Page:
increased sales orders of up to 100% over the previous year.
As with every new generation, the youth of the day were
intent on putting their unique stamp on formal wear. They first experimented with bohemian chic then, as hoodies
and cargo pants became the new haute couture, the dress-down mindset
finally infiltrated dress-up clothing.
“Creative Black Tie”
Red Carpet Black Tie
According to the Academy
Awards Web site, the term Creative Black Tie came into fashionspeak
during the late eighties as the entertainment industry began to
redefine party attire with the changing times. The
glitterati initially limited their innovations to the tuxedo’s
peripherals – a black dress shirt with a black long tie was a
favorite look – then by the mid-nineties the
most daring celebs were
reinventing the suit itself, sporting Nehru-collar jackets and coats that buttoned down to their knees. Influenced by popular telecasts of red carpet ceremonies and the
antics of maverick celebrities such as Dennis Rodman, American youth
opted for increasingly unorthodox styles. “Stop by any high school prom if you want to see outrages
(dove gray, fuschia!),” said GQ in December 2002, “and let’s not
even talk about the calamities that befall the classic at weddings
of the young and feckless. To many men in the Age of Whatever, the standard tuxedo, with
a hand-tied monochrome bow, still symbolizes stifling formality.”
Dress-Down Black Tie
Almost as soon as GQ began
featuring innovations so beloved by the glitterati, the same
magazine also began to deride them. One columnist wrote in 1995 that "the degradation of formal
dress runs to the highest income brackets in the land as the
confused rich desperately try not to be mistaken for headwaiters.
I sympathize, but black shirts, band collars, T-shirts, jeans below
dinner jackets, leather ties and what I supposed are homages to [TV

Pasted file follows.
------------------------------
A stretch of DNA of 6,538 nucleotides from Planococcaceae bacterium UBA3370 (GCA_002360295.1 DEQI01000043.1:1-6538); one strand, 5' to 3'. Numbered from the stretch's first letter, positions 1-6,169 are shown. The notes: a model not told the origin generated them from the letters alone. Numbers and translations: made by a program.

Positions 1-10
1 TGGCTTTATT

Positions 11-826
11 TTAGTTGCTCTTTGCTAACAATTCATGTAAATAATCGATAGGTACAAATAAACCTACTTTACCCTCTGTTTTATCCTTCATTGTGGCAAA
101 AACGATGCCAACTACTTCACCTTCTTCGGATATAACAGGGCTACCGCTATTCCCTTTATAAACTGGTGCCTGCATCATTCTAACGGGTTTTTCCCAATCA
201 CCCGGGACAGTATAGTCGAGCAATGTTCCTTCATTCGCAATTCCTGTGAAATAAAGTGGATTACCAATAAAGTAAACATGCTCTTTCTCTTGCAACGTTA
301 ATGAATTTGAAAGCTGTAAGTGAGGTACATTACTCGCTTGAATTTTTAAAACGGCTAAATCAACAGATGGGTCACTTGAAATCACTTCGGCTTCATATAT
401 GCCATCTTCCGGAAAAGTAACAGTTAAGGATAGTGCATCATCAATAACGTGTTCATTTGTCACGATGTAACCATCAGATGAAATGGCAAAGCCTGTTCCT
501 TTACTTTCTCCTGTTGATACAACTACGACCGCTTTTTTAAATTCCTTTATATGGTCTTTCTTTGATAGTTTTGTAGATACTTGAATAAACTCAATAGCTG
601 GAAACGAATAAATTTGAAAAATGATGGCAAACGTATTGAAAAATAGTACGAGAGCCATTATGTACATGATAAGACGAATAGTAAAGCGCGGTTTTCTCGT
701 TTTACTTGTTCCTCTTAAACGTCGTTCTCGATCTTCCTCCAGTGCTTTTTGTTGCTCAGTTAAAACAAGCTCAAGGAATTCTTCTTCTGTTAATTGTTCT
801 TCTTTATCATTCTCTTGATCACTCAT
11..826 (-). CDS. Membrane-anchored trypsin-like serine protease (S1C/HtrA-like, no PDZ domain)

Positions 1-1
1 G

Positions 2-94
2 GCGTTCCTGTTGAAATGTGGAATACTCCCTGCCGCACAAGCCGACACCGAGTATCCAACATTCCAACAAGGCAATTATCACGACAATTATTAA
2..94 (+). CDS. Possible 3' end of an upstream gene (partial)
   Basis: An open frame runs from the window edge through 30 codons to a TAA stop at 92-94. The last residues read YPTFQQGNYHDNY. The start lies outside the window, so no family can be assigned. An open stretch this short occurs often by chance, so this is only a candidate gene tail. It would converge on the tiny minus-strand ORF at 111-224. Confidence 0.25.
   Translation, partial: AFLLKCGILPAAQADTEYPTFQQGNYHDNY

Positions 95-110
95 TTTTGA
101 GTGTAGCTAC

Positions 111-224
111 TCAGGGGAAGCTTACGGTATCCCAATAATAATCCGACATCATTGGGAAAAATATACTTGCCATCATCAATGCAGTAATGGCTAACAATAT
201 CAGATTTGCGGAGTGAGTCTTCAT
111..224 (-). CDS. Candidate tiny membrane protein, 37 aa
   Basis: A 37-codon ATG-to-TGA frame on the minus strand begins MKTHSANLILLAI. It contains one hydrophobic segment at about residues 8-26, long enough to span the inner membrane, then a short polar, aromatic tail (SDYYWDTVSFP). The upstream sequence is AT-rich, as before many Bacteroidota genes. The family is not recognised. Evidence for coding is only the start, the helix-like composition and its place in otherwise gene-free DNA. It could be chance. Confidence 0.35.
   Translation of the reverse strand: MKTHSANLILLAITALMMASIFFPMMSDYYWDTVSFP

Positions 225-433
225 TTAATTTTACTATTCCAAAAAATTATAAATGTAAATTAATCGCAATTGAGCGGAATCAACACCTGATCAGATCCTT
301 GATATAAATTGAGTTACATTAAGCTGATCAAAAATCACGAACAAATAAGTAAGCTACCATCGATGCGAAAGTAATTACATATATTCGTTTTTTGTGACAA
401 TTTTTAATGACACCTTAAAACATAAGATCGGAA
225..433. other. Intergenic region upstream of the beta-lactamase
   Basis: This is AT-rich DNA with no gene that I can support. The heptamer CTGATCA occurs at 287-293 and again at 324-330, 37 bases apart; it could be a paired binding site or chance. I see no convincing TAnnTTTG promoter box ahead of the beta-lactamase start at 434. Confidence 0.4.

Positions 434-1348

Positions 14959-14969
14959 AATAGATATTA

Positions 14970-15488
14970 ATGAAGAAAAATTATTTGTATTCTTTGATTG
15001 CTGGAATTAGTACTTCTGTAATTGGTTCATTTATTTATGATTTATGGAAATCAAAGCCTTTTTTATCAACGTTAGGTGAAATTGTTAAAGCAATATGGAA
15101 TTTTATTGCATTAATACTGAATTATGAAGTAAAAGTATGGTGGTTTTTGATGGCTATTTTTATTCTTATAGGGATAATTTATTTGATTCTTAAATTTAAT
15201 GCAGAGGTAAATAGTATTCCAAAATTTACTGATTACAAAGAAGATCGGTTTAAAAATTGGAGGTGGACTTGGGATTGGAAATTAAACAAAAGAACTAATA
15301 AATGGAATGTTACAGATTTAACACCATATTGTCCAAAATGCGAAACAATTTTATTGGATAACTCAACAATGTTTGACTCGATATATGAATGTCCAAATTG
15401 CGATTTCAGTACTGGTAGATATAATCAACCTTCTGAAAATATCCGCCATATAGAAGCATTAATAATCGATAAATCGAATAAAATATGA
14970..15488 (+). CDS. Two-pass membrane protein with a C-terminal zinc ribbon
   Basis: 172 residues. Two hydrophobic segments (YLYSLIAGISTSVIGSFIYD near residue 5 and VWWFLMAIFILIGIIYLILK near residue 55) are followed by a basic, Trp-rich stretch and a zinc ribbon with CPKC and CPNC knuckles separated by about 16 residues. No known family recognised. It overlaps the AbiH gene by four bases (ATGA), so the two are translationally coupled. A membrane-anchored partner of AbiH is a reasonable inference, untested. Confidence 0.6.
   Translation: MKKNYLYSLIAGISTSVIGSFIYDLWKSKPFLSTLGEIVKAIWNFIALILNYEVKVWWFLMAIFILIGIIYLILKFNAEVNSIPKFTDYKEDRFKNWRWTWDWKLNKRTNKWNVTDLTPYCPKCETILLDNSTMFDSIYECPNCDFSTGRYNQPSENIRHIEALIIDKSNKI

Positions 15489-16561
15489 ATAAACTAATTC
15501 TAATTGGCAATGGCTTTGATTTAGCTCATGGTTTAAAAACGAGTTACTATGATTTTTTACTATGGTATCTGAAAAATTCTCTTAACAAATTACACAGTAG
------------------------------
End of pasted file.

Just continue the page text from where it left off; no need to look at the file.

cowboy] Bret Maverick are not the answer." Such sentiments were shared by many fashion writers of the
time including the authors of Men’s Wardrobe. They recommended
leaving the more extreme red carpet trends to the celebrities in
favor of exercising restraint. "At most formal affairs it is
preferable to be quietly chic rather than stridently fashionable,"
the book counseled. "Never let your clothes speaker louder than you
Instead, style authorities
offered a relaxed look epitomized by GQ pictorials such as “Black
Tie’s New Informality” (1995) and “The Attire Formerly Known as
Formal" (1997). On the
surface these titles were highly reminiscent of the magazine's
sartorial iconoclasm of the sixties. This time around, though, the new trends respected the
traditional framework of a two-piece suit and a black-and-white
palette. Variety was
supplied by incorporating elegant substitutes from a man’s existing
wardrobe such as open-collared shirts of black or white, black
cashmere turtlenecks or, at the dressiest end of the scale, a black
four-in-hand tie. For less
casual affairs a velvet smoking jacket or even jeans were often
recommended (an increasingly popular alternative for creative types despite the initial
jackets favored by young renters occasionally popped up in the pages
of GQ in the 1990s but by the early 2000s the periodical was eschewing
them for being too business-like.
Mainstream black tie in the
millennium’s first decade was a pared-down minimalist affair. At its most classic it was epitomized by the dashing evening